SASSA beneficiaries defy curfew to get in front of the queue

The long queues outside Sassa offices have become a norm during lockdown. All photos by Lilita Gcwabe

Long snaking queues are still the order of the day at the social security agency, Sassa, after 302 days of lockdown in South Africa.

Sassa beneficiaries in Khayelitsha whose temporary disability grant lapsed in December have been putting themselves at risk of being fined for breaking curfew as they go as early as 01h00 in the morning to make sure that they get attended to by the grant agency. Most of the people who were queuing outside the Khayelitsha office on Friday said they came before 05h00. According to level 3 lockdown regulations the curfew starts at 21h00 and ends at 05h00.

Sandiso Nqono from Makhaza who stood first in the queue said that he came at 01h00 bringing his dogs with him as security. “The disability grant lapsed in December and because I am on chronic medication I need to eat and right now there is no food at home and that is why I am here. I’m hoping to see the doctor today so that my application can be finalised,” he said.

42-year-old mother of three, Thandeka Mpayipheli told Elitsha that she was fined R1,000 for breaking the curfew last week outside the Khayelitsha office. “I came to renew my disability grant as we are struggling to get food at home but the police came and fined a few of us. Those who were able to run away did but because I’m sick I couldn’t. I’m here today for the same thing, ” she said.

Noluthando Heneni said her neighbour dropped her off at the Sassa offices at 02h15. The 59-year-old said that she and her husband support their 3 children who are unemployed.

Throughout the lockdown, Elitsha observed the many disability grant beneficiaries sleeping outside Sassa offices and the snaking queues of clients, who at the tail of the line will be told to come again tomorrow.

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During the Parliamentary Committee on Social Development briefing on Wednesday, Sassa told the members of parliament that it has no money to extend the temporary disability grant. Sassa’s executive manager for grant administration, Diane Dunkerley, said the extension of the temporary disability grants to 214,473 beneficiaries for the remainder of the year would cost approximately R1.2-billion whilst the only possible budget available is R411-million, an amount based on an assumed 80% return of lapsed temporary disability grant.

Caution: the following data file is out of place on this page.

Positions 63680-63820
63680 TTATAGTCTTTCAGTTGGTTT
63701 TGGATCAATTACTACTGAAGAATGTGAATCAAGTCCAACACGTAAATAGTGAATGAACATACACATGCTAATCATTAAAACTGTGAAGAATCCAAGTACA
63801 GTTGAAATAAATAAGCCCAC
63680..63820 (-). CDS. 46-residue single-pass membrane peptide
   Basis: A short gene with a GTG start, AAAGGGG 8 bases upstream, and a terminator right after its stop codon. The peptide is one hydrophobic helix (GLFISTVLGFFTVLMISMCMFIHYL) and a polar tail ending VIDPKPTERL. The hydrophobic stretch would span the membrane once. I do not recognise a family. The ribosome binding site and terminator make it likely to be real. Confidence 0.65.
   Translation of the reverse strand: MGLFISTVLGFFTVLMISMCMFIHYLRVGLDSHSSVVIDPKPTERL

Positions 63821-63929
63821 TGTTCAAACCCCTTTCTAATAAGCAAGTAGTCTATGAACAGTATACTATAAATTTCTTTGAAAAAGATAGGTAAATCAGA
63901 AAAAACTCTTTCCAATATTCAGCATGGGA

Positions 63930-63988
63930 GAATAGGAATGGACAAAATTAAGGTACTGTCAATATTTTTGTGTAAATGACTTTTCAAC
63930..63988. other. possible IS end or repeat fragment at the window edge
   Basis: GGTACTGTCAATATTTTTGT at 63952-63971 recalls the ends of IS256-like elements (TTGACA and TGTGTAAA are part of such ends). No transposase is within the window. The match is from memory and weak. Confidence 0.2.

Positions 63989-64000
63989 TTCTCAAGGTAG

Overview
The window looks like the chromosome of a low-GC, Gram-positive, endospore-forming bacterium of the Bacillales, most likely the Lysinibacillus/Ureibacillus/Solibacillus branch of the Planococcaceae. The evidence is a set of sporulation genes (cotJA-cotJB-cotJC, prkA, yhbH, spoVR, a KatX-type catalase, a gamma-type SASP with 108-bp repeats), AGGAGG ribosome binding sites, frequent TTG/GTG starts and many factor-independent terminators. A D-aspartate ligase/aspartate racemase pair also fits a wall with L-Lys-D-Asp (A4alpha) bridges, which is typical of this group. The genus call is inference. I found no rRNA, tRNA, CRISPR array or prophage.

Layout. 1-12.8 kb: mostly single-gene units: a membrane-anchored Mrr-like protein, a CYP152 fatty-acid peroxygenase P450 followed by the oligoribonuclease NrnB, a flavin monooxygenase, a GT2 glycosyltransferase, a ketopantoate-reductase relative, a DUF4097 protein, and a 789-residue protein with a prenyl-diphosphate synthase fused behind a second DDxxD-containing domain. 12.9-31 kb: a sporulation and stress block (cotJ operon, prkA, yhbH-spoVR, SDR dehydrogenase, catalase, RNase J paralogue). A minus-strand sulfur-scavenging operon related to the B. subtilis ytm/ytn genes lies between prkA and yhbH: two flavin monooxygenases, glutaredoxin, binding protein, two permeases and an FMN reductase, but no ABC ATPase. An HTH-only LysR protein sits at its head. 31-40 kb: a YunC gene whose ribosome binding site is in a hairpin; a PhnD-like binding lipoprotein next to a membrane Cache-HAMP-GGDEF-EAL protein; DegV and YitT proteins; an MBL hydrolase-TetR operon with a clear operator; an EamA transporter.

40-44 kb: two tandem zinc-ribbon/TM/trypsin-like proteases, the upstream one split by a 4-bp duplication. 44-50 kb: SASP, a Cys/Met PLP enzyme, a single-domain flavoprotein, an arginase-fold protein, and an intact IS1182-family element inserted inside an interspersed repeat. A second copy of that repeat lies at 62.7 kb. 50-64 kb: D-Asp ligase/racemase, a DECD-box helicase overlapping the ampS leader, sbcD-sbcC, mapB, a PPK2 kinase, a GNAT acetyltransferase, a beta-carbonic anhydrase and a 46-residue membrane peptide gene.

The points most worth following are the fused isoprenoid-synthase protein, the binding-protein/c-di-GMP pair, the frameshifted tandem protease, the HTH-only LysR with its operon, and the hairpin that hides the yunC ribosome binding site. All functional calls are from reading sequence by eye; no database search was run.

The grant agency said that it will have to reinstate the temporary disbaility grant to the most vulnerable categories of clients, including those who are 59 years old, who require full-time care, those with special needs and those that receive the grant through an administrator.

Sassa said that a limited social relief of distress grant of R500 for two months will be provided for temporary disability grant applicants, whether they are still waiting for an assessment or their applications have been approved.

Sassa official handing out appointment letters for the next day.

During the meeting, the members of parliament heard that one of the challenges in the Western Cape that led to backlogs in the province is that Sassa can no longer access community halls that it used as service points before.

Sassa’s regional executive manager, Bongani Maqethuka, admitted as much when he was addressing the provincial legislature’s Standing Committee on Social Development on Thursday. “The lack of access to community halls that were used as service points resulted in overcrowding at Sassa local offices. We understand why that was the case as some were earmarked as quarantine sites and some as extensions of clinics,” said Maqethuka.

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The City of Cape Town’s Member of Mayoral Committee for Community Services and Health, Zahid Badroodien, refuted the claims saying that Sassa had at one point reserved the community facilities but elected not to use them.

“Some facilities were earmarked for extension of clinics but at the same time we provided Sassa with a detailed schedule of the facilities and the times that are available. We also provided Sassa with alternative venues where their service points were not available. Between October and November, Sassa reserved the facilities but they never used them,” said Badroodien.

Those that are at the end of the queue got appointments for the next day.

According to Maqethuka, Sassa had a fruitful meeting with the City of Cape Town and currently eight service points have been made available by the City. He told the MPs that they have received money to ensure that the agency workers work overtime to deal with the backlog. Other measures that they have taken include the deployment of volunteers to assist with queuing and making the referral forms available online.

On Friday, Elitsha witnessed some clients getting appointments for Saturday at the Khayelitsha local office. However, there were no queue marshals and the referral forms were not available on Social Development’s website.

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